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Focus of Prosecutor in CIA Leak Inquiry Appears to Shift to Rove

Times Staff Writers

Prosecutors investigating the leak of a CIA officer’s identity returned their attention to White House advisor Karl Rove on Tuesday, questioning a former West Wing colleague about contacts Rove had with reporters in the days leading to the naming of the covert operative.

Special Prosecutor Patrick J. Fitzgerald also dispatched FBI agents this week to the CIA officer’s neighborhood in Washington, asking neighbors whether they had been aware -- before her name appeared in a syndicated column -- that the operative, Valerie Plame, worked for the CIA.

The questioning, described by lawyers familiar with the case and by neighbors, occurred as Fitzgerald was thought to be preparing indictments in the long-running investigation into the leak of Plame’s identity.

The inquiry, which has reached deep into the White House and could come to an end this week, focused initially on determining who leaked the agent’s name to reporters. More recently, Fitzgerald has appeared to turn his attention to possible perjury, obstruction of justice or conspiracy to violate laws prohibiting the distribution of classified secrets.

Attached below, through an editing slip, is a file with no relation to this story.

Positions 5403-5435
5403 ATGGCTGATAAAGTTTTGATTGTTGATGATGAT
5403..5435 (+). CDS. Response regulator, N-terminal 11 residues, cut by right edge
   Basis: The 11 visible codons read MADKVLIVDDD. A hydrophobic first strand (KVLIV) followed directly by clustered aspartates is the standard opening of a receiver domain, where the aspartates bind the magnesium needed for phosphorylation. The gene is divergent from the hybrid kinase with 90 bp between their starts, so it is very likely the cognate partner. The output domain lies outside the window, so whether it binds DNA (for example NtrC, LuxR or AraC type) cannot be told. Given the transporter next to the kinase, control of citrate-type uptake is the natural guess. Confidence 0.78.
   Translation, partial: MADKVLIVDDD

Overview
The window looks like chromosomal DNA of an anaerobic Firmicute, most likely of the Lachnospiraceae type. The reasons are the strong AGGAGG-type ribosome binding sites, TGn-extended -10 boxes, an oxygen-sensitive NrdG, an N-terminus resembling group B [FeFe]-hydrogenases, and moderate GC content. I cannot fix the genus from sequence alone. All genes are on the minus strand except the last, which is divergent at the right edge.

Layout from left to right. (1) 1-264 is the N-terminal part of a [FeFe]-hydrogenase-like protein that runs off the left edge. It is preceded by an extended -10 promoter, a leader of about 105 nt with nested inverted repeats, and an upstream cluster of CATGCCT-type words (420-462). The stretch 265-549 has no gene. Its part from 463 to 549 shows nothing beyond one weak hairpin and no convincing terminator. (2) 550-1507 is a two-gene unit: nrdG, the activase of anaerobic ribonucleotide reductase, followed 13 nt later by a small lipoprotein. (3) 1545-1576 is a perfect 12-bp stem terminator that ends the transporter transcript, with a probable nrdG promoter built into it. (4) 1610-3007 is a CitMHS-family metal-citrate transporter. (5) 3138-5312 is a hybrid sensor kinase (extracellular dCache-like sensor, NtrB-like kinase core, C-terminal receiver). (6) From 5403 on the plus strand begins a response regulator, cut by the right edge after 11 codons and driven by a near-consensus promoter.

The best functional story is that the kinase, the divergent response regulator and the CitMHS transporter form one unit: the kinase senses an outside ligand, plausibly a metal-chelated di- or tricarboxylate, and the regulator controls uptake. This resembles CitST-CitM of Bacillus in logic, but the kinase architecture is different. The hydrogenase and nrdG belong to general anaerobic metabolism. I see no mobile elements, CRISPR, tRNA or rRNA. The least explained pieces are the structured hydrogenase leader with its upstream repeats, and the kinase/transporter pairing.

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Rove and Vice President Dick Cheney’s chief of staff, I. Lewis “Scooter” Libby, were called before the grand jury hearing the case, along with numerous other senior White House staffers. Rove and Libby have been described as intent on discrediting the CIA operative’s husband, former Ambassador Joseph C. Wilson IV, a critic of the war in Iraq.

In recent days, attention has centered on Libby and the vice president’s office. On Tuesday, the focus appeared to shift again to Rove, a White House deputy chief of staff who has been called before the grand jury four times. Fitzgerald’s investigators asked the former colleague about any comments Rove might have made about his conversations with journalists in the days before Plame’s name was made public by columnist Robert Novak.

“It appeared to me the prosecutor was trying to button up any holes that were remaining,” a lawyer familiar with the case said. The lawyer asked not to be identified because of the sensitivity of the ongoing inquiry.

Specifically, investigators asked about Rove’s July 2003 conversations with Time magazine reporter Matthew Cooper, the lawyer said.

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Cooper had contacted Rove and asked about Wilson, who angered the White House in mid-2003 when he accused the administration of “twisting” intelligence information to justify going to war in Iraq.